7

I am doing normalization for datasets but the data contains a lot of 0 because of padding.

I can mask them during model training but apparently, these zero will be affected when I applied normalization.

from sklearn.preprocessing import StandardScaler,MinMaxScaler

I am currently using the Sklearn library to do the normalization

For example, given a 3D array with dimension (4,3,5) as (batch, step, features)

The number of zero-padding varied from batch to batch as these are the features I extracted from audio files, that have varying lengths, using a fixed window size.

[[[0 0 0 0 0],
  [0 0 0 0 0],
  [0 0 0 0 0]]

 [[1 2 3 4 5],
  [4 5 6 7 8],
  [9 10 11 12 13]],

 [[14 15 16 17 18],
  [0 0 0 0 0],
  [24 25 26 27 28]],

 [[0 0 0 0 0],
  [423 2 230 60 70],
  [0 0 0 0 0]]
]

I wish to perform normalization by column so

scaler = MinMaxScaler()
X_train = scaler.fit_transform(X_train.reshape(-1,X_train.shape[-1])).reshape(X_train.shape)
X_test = scaler.transform(X_test.reshape(-1,X_test.shape[-1])).reshape(X_test.shape)

However, in this case, zeros are treated as effective values. For example, the minimum value of the first column should be 1 instead of 0.

Further, the 0's values are also changed after applying the scalers but I wish to keep them as 0's so I can mask them during training. model.add(tf.keras.layers.Masking(mask_value=0.0, input_shape=(X_train.shape[1], X_train.shape[2])))

Is there any way to mask them during normalization so only the 2nd step and 3rd step in this example are used in normalization?

In addition, The actual dimension of the array for my project is bigger as (2000,50,68) among the 68 features, the difference in values of the 68 features can be very large. I tried to normalize them by dividing each element by the biggest element in their row to avoid the impact from 0's but this did not work out well.


18
  • Did you try any ways? You should write your trial code here. Oct 28, 2020 at 6:31
  • I could not find any way online
    – Leo
    Oct 28, 2020 at 6:35
  • Show us the exact sequence of code where these zero-values are transformed to something you don't want.
    – rickhg12hs
    Oct 28, 2020 at 9:03
  • Please minimal reproducible example with input data and expected output Oct 28, 2020 at 17:17
  • You should try something before asking here. Of course, if you can't implement, you may ask here. And you should write sample of data for process, These're the manner of StackOverflow Oct 29, 2020 at 0:50

1 Answer 1

3
+50

The task of just MinMaxScaler() masking can be solved by next code.

Each other operation needs separate way of handling, if you'll mention all operations that need masking then we can solve them one-by-one basis and I'll extend my answer. E.g. keras layers can be masked by tf.keras.layers.Masking() layer as you mentioned.

Next code min/max-scales only non zero features, the rest remain zeros.

import numpy as np
from sklearn.preprocessing import MinMaxScaler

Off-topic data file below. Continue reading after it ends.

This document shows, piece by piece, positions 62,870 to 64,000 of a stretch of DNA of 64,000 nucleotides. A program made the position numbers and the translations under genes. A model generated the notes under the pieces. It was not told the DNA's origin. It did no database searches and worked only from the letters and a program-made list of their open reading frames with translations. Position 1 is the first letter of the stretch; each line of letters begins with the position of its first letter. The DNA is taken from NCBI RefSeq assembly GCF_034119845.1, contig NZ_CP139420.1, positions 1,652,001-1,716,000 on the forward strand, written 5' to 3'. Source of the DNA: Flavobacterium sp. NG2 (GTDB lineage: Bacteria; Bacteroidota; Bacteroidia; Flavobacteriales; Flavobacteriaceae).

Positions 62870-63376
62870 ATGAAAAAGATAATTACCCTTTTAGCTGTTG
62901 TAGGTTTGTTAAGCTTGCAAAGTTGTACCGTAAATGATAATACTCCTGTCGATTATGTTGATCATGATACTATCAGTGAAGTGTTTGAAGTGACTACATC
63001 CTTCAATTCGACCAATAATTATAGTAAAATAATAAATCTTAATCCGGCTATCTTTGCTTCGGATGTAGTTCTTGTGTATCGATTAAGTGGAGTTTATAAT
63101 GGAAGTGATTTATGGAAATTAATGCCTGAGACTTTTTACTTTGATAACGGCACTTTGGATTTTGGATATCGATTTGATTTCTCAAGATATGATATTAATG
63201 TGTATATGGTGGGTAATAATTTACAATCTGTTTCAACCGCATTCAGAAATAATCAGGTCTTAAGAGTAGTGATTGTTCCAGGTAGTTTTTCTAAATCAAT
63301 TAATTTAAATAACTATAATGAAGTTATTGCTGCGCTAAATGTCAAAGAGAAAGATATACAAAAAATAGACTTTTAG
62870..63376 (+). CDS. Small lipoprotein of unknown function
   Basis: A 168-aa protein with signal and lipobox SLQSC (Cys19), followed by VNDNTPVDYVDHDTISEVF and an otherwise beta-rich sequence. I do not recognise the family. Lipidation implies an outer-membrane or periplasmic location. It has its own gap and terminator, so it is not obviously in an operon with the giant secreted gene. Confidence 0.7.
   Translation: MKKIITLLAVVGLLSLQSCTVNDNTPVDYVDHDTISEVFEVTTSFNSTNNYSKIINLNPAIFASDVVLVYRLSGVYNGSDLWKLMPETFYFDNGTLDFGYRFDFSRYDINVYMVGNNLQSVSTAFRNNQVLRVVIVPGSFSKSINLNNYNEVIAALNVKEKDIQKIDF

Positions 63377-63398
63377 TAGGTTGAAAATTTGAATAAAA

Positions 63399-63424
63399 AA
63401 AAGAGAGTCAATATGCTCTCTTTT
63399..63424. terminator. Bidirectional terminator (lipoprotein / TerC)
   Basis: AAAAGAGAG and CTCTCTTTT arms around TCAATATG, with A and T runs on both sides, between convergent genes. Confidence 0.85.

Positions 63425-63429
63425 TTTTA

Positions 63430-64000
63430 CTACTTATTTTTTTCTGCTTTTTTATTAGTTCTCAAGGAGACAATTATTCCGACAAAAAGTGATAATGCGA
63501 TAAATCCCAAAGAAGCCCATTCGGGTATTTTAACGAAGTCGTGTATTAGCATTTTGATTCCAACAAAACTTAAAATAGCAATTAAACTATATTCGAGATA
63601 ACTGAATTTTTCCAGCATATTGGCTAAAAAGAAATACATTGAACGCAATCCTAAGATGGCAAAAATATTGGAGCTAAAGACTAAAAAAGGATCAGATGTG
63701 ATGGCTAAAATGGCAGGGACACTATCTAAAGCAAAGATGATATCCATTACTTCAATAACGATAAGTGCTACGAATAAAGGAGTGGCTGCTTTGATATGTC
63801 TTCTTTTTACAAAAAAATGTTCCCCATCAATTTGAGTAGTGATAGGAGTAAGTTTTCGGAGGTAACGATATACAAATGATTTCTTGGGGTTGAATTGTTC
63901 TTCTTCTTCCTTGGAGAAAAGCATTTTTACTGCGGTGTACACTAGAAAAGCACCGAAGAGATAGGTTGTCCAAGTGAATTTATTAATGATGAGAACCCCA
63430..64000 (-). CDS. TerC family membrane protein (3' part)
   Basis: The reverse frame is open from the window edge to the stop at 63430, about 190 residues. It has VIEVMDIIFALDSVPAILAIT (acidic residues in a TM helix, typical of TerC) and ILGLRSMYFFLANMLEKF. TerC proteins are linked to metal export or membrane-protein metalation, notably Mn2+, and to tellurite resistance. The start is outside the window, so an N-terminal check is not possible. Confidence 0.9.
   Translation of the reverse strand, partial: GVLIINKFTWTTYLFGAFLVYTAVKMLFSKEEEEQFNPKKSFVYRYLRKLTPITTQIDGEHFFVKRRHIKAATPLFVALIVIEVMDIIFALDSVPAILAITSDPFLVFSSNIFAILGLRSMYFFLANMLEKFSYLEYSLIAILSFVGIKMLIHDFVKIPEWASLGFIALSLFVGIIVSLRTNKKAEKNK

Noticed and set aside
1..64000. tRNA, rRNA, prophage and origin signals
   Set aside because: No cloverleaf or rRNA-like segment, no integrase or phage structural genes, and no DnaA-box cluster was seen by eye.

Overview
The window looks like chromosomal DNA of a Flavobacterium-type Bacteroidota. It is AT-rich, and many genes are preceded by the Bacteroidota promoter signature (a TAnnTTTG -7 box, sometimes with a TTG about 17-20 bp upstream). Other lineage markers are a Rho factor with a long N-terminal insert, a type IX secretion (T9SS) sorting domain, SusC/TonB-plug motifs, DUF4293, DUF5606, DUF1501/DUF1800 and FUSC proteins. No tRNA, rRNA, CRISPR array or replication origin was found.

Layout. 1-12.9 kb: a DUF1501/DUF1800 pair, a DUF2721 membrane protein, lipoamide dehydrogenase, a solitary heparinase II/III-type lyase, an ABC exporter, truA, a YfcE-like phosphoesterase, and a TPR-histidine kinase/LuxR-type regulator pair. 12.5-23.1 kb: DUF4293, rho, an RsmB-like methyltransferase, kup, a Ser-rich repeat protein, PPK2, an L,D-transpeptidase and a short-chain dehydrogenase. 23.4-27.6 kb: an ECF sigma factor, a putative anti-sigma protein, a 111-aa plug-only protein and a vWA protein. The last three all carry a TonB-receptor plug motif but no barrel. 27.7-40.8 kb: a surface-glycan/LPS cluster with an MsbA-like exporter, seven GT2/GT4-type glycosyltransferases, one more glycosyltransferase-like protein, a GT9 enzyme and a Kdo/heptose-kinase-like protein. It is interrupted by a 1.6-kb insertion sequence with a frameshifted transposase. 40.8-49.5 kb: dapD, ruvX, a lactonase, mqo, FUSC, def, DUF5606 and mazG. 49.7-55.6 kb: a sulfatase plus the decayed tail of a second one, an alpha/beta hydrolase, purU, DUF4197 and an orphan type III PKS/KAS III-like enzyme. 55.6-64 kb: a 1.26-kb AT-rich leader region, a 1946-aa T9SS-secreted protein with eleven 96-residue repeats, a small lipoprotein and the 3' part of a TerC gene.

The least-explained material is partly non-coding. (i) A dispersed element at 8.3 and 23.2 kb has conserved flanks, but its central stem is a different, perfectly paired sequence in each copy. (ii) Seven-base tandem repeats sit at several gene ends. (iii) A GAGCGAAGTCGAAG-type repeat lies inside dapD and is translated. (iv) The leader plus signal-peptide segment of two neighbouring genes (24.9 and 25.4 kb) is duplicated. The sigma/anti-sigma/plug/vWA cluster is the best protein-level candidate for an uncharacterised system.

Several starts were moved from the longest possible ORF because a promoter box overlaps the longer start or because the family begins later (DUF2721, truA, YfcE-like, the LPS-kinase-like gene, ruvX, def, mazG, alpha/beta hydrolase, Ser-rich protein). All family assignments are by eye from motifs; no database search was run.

X = np.array([
     [[0, 0, 0, 0, 0],
      [0, 0, 0, 0, 0],
      [0, 0, 0, 0, 0]],

     [[1,  2,  3,  4,  5],
      [4,  5,  6,  7,  8],
      [9, 10, 11, 12, 13]],

     [[14, 15, 16, 17, 18],
      [0, 0, 0, 0, 0],
      [24, 25, 26, 27, 28]],

     [[0, 0, 0, 0, 0],
      [423, 2, 230, 60, 70],
      [0, 0, 0, 0, 0]]
], dtype = np.float64)

nz = np.any(X, -1)
X[nz] = MinMaxScaler().fit_transform(X[nz])

print(X)

Output:

[[[0.         0.         0.         0.         0.        ]
  [0.         0.         0.         0.         0.        ]
  [0.         0.         0.         0.         0.        ]]

 [[0.         0.         0.         0.         0.        ]
  [0.007109   0.13043478 0.01321586 0.05357143 0.04615385]
  [0.01895735 0.34782609 0.03524229 0.14285714 0.12307692]]

 [[0.03080569 0.56521739 0.05726872 0.23214286 0.2       ]
  [0.         0.         0.         0.         0.        ]
  [0.05450237 1.         0.10132159 0.41071429 0.35384615]]

 [[0.         0.         0.         0.         0.        ]
  [1.         0.         1.         1.         1.        ]
  [0.         0.         0.         0.         0.        ]]]

If you need to train MinMaxScaler() on one dataset and apply it later on others then you can do next:

scaler = MinMaxScaler().fit(X[np.any(X, -1)])
X[np.any(X, -1)] = scaler.transform(X[np.any(X, -1)])
Y[np.any(Y, -1)] = scaler.transform(Y[np.any(Y, -1)])
5
  • Yes, I tried your second part with fit and transform separately but the result is incorrect somehow. Would you mind take a look?
    – Leo
    Nov 2, 2020 at 6:40
  • I have updated my question with the codes and output.
    – Leo
    Nov 2, 2020 at 6:42
  • 1
    @Leo The reason that your code is not working is because you apply two times normalization to same array X inside function, to solve this add in the beginning of masked_normalization() function body next line X, Y = np.copy(X), np.copy(Y). Also instead of computing np.any(...) several times for same array you may store result of np.any(...) into a variable and re-use it.
    – Arty
    Nov 2, 2020 at 7:01
  • @Leo Also lets continue discussion inside this chat because comments are usually not for discussions.
    – Arty
    Nov 2, 2020 at 7:02
  • @Leo Thanks for +50 points (bounty) for my answer! :)
    – Arty
    Nov 7, 2020 at 9:25

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